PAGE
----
MoboReader > Fantasy > The Adventures of Larson and Garrett - The Sleeping Tree

   Chapter 3 No.3

The Adventures of Larson and Garrett - The Sleeping Tree By AaronDennis Characters: 5072

Updated: 2017-12-28 12:04

"I dreamt of a tree, " Larson said.

"Excitin', " the young man replied, sardonically.

"It was trying to eat me, I think, but you woke me up."

Largo looked at his brother. His long hair was disheveled, but he looked happy or relieved to be awake.

"Glad I could be of service. Now, get yourself ready."

Largo insisted again upon bringing the boy to school. Naturally, Larson argued, but his brother's mind had been made up. No sooner had they stepped off the bridge that the brothers exchanged a look. Outside the schoolhouse, they saw that parents had all brought their kids, or at the least the parents of the younger children had done so.

Inside, Larson sat down at his table with his books and looked around. Everyone—Mrs. Graham, the older kids, and the younger ones—looked nervous. He also noted some kids were late. Class started, but they never showed. Larson was too preoccupied with the possibility of an adventure to pay attention in school that day, and likewise, everyone there seemed too preoccupied to care that no one was paying attention. Twice, Mrs. Graham lost her place in her lectures; an older boy, Michael, had to step in. Before the day ended, when it was time for questions, Larson stood.

"What's happening to the missing kids?"

The room grew silent. Mrs. Graham's smile flickered.

"That's not for young boys to worry over, Larson. Go home, everyone, and study your books, " she fretted.

Larson frowned. When he left the building, he saw all the parents were waiting for their kids, but his brother wasn't there, so Larson went to Mr. Thatcher's house. It was on the way home anyway. He knocked on the door, and old Mr. Thatcher answered. He was wearing a leather tunic that hung loosely on his timeworn body. White whiskers grew over his upper lip, and his short but scruffy beard gave the look of someone with very little patience.

"You're Mathew's boy, the little one, " he smiled a gap-toothed grin.


"Right, " Thatcher breathed. "What're ya' doin' here?"

"You told my brother kids were disappearing, and you said my dad was a soldier."

Thatcher rubbed the white scruff on his chin and looked off at the tributary. "You should go home, " he finally said. "It ain't safe no more."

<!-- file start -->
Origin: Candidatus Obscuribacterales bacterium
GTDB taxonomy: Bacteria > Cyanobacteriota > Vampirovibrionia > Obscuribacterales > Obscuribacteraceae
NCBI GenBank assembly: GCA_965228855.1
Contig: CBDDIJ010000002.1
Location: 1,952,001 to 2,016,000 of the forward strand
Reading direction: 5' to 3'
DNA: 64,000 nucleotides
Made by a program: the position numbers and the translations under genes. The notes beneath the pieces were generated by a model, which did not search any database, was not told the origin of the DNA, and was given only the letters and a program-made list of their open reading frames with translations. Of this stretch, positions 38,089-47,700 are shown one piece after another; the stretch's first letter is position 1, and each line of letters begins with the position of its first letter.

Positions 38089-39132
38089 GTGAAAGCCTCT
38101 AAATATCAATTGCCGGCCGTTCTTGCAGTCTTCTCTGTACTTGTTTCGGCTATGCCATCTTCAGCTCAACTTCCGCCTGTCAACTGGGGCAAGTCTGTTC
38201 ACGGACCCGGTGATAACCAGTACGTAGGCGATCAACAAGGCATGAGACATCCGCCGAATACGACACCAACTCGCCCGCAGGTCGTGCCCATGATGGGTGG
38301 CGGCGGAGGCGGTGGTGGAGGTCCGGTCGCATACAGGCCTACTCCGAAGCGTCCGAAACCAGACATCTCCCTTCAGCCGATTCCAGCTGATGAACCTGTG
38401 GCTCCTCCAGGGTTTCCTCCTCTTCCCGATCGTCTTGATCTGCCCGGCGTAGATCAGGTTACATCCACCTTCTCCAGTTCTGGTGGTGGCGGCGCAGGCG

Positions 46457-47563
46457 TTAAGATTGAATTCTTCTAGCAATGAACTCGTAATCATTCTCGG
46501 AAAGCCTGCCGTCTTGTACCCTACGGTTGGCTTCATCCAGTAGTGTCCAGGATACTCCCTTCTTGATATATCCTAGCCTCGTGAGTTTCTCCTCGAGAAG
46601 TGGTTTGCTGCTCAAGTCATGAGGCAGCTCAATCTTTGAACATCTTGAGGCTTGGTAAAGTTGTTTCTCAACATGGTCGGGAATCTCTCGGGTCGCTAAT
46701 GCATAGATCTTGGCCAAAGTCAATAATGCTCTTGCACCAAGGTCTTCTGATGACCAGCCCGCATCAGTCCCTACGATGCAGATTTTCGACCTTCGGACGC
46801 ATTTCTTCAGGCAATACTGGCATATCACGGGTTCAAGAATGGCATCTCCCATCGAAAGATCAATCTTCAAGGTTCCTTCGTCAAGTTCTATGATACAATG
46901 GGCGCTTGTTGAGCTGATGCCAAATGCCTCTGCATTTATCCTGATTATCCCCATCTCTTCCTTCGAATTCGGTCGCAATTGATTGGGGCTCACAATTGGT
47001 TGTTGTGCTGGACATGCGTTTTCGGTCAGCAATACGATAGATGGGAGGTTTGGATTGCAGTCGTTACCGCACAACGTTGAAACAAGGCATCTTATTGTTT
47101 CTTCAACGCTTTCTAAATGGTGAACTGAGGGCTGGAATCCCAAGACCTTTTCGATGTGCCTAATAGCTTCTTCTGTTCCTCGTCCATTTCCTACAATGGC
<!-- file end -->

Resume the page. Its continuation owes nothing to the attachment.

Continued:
They stared at each other for a moment then Thatcher figured it was only proper to walk Larson home since Largo wasn't around. Strolling past the sparse, thin pines out of town east to the farms, the two looked at the crops. Corn, beans, and greens were coming in nicely.

Then, Thatcher left the boy at his door.

As the old man turned to leave he looked over his shoulder and spoke. "Keep your wits about you."

Larson, his brow furrowed, watched the old man amble off; it was the disjointed gate of a man in refusal of his old age. He finally disappeared behind rows of corn. The boy went inside, ate, got cleaned up, and waited around for his brother, who showed up just after the sun set.

"Where've you been?"

"Out, " Largo answered and tossed a short sword, still in its sheath, onto the table with a clamor.

Larson had only seen that sword once. He looked at it then at the worrisome, young man.

"You went out to look for the kids, " Larson said in surprise.

Largo winced and vacillated before replying, "Yes, but there ain't nothin' out there."

"Everyone's scared…Thatcher even walked me home."

"I should've been there for you…it won't happen again, " Largo sighed.

"Don't be silly, " Larson howled. "These people are farmers, not soldiers like dad, and you know how to fight, don't you?"

"Don't worry about that…besides, they got hunters in town. Those fellas' can track better than I can."

"What are they tracking?"

Largo remained silent. He looked his brother over for a moment then grabbed something eat and a bottle of wine.

"You're not supposed to drink that, " Larson snipped.

"Well, Da's not here to say so, so shut up, " Largo joked.

"He's not coming home, is he, " Larson whispered and looked back at the sword.

"Sure he is…he's just held up or somethin'."

"You know something."

"No, " Largo sighed, "and that's what bothers me."

"Can we go to Half Pine tomorrow?"

"And who'll look after the house?"

They both grew quiet. Hours went by. Larson had never seen his brother so impassive. There was a look on his face he'd never before witnessed; it was like a curious mixture of confusion and determination. Once Larson started to nod off, a knock on the door rallied his attention. Even Largo jumped. He then hopped nimbly from a chair to answer the door. Larson trotted behind.

"Go upstairs, oh who am I kiddin', " Largo said and opened the door. It was Thatcher again. "What is it?"

The old man came in and everyone sat down at the table. "Another child gone missin', " the old man started with a trembling voice. "The Gettys girl; her older brother saw her wander off towards the woods to the north. He ran in after her, but couldn't find her." Thatcher grew quiet and fought to hold back tears. "This ain't normal."

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